R.E.M. rocked unafraid last night (March 11) as it previewed its next album with an energetic, politically charged South by Southwest concert at Stubb's BBQ. The, 22-song, 90-plus minute set offered a
R.E.M. rocked unafraid last night (March 11) as it previewed its next album with an energetic and politically charged South By Southwest concert at Stubb's BBQ.
The, 22-song, 90-plus minute set, webcast live on NPR.org, offered a generous 10-song sampling from the hard-rocking "Accelerate," which R.E.M. releases on April 1. It all started with the album's opening couplet -- "Living Well's the Best Revenge" and "Mansized Wreath" -- and scored with other new songs such as "Mr. Richards," "Horse to Water," "Hollow Man" and the title track.
Hits were in short supply -- "Drive," "Fall on Me" and "Man on the Moon" came from that distinct minority -- but R.E.M. did dig into its catalog for rare fare such as "Second Guessing" and "Animal," the latter dedicated to Jim Fouratt, who frontman Michael Stipe said promoted R.E.M.'s first New York City show.
"That's the only gig we ever wanted to play," Stipe said. "If we broke up after that it would be OK." He also noted that "The Great Beyond" was his choice for the evening's set list, even though the band hadn't rehearsed it "in about two years."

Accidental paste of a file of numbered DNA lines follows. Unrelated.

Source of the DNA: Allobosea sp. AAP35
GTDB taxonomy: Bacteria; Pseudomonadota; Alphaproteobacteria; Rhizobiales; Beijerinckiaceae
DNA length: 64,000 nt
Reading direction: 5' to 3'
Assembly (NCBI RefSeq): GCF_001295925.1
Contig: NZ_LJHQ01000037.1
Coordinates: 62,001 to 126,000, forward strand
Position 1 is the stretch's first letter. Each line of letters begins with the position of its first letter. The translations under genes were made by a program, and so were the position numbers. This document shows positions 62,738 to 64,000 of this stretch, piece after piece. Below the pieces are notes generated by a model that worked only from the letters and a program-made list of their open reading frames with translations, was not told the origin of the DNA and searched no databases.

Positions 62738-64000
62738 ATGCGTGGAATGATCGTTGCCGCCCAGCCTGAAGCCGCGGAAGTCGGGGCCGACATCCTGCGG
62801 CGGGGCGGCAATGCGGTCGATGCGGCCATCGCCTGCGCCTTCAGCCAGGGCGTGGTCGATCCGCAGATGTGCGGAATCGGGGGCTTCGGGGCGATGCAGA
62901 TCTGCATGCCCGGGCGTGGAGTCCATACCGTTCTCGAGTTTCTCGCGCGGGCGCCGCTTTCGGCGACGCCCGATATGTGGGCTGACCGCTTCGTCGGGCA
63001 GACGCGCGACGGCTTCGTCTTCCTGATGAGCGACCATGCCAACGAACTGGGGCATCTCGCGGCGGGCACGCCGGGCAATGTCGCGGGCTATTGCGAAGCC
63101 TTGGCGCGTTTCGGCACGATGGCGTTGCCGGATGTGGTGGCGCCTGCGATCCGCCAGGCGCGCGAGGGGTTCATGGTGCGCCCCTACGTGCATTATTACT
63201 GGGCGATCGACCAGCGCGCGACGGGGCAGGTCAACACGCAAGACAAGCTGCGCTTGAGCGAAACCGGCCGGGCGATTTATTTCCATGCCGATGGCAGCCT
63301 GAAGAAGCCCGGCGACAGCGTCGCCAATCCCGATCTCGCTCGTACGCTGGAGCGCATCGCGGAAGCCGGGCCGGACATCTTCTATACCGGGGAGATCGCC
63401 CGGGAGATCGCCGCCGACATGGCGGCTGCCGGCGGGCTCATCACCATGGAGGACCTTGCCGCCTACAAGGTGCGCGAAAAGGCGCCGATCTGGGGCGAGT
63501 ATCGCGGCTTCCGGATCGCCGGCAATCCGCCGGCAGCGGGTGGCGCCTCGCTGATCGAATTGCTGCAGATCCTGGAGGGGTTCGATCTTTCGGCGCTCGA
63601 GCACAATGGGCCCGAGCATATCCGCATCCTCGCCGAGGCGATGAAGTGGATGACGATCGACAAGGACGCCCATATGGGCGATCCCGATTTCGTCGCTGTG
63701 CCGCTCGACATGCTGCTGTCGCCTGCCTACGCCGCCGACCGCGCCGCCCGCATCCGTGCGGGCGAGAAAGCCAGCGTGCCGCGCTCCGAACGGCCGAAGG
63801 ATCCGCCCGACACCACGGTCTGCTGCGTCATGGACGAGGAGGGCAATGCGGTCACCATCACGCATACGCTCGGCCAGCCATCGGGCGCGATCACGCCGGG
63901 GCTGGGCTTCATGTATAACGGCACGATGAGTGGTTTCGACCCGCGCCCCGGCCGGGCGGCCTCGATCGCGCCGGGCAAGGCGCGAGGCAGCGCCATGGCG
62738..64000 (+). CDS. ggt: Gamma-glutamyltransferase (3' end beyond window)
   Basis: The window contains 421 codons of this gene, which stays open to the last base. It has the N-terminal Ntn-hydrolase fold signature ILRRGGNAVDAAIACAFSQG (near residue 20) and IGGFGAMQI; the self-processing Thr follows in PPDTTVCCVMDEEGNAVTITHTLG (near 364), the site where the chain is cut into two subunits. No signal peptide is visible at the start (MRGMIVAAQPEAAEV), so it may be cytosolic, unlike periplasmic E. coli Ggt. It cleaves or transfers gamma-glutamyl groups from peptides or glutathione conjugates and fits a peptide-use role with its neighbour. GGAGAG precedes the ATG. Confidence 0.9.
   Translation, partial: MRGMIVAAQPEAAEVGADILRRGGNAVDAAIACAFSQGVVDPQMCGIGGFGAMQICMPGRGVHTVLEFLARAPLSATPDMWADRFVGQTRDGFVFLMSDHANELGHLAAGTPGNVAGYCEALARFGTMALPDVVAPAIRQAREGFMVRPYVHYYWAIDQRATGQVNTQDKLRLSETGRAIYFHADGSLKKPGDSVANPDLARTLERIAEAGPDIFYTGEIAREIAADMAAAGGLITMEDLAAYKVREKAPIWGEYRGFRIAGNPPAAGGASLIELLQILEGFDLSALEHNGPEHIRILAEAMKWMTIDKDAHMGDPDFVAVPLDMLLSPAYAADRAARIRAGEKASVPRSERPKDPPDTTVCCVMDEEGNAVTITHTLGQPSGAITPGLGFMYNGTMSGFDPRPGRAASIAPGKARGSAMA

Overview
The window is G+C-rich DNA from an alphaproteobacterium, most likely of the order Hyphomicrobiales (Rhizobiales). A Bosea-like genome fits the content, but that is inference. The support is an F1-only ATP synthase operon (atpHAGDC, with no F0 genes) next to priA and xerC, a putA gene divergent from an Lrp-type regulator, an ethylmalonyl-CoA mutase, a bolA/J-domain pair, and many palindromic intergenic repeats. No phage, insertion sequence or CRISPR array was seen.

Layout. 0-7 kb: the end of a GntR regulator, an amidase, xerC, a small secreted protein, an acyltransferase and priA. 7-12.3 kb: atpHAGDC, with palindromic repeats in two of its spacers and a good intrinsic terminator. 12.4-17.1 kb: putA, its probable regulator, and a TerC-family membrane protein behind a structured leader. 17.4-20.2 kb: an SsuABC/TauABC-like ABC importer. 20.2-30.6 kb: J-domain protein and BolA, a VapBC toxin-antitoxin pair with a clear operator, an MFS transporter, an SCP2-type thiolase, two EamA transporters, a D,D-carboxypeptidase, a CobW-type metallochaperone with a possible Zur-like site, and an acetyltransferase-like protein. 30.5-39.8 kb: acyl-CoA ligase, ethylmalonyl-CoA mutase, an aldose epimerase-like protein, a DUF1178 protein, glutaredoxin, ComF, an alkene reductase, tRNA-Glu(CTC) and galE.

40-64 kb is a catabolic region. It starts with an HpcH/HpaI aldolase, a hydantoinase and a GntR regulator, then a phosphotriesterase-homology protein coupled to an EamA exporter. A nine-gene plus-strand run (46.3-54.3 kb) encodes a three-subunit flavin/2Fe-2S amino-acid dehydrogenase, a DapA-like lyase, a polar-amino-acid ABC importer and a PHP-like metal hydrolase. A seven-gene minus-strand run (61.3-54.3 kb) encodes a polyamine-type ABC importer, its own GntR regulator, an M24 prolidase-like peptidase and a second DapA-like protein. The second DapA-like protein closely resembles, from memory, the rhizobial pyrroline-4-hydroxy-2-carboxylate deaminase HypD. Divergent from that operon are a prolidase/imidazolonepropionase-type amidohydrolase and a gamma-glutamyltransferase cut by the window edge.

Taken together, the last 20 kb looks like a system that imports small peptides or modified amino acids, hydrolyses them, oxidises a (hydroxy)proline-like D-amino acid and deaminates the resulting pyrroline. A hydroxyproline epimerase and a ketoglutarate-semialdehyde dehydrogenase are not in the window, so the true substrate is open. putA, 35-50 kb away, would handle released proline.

Stipe punctuated the rest of the night with sharp political comments appropriate for an election year. He saluted Austin for its support of presidential candidate Sen. Barack Obama and railed that he's "sick to death of politicians telling me what I should be scared of and what I should fear."
He acknowledged that the "Accelerate" track "Houston" was inspired by former First Lady Barbara Bush's caustic comments about Hurricane Katrina refugees who had moved to Texas, and before "Electrolite," Stipe said that he was "terrified history is gonna look back on this decade and the terrible overreaction of the (presidential) administration to 9/11. We have almost two years to make this decade worth something, and I think we have the power to do that."
Stipe also dedicated the new "Until the Day is Done," part of a trilogy of political songs with "Final Straw" and "Bad Day," to the late actor Heath Ledger, who Stipe said had heard the song and liked it when R.E.M. began working on it. He closed the performance with the salutation, "Goodbye Heath, we loved you."
R.E.M. is slated to tape an episode of "Austin City Limits" today before heading over to Europe to promote "Accelerate." including a March 24 concert in London. The group begins a short North American tour on May 23 in Burnaby, B.C., and will spend most of the summer in Europe.
For complete South by Southwest coverage, visit the Billboard blog at JadedInsider.com. For exclusive video from the event, click here.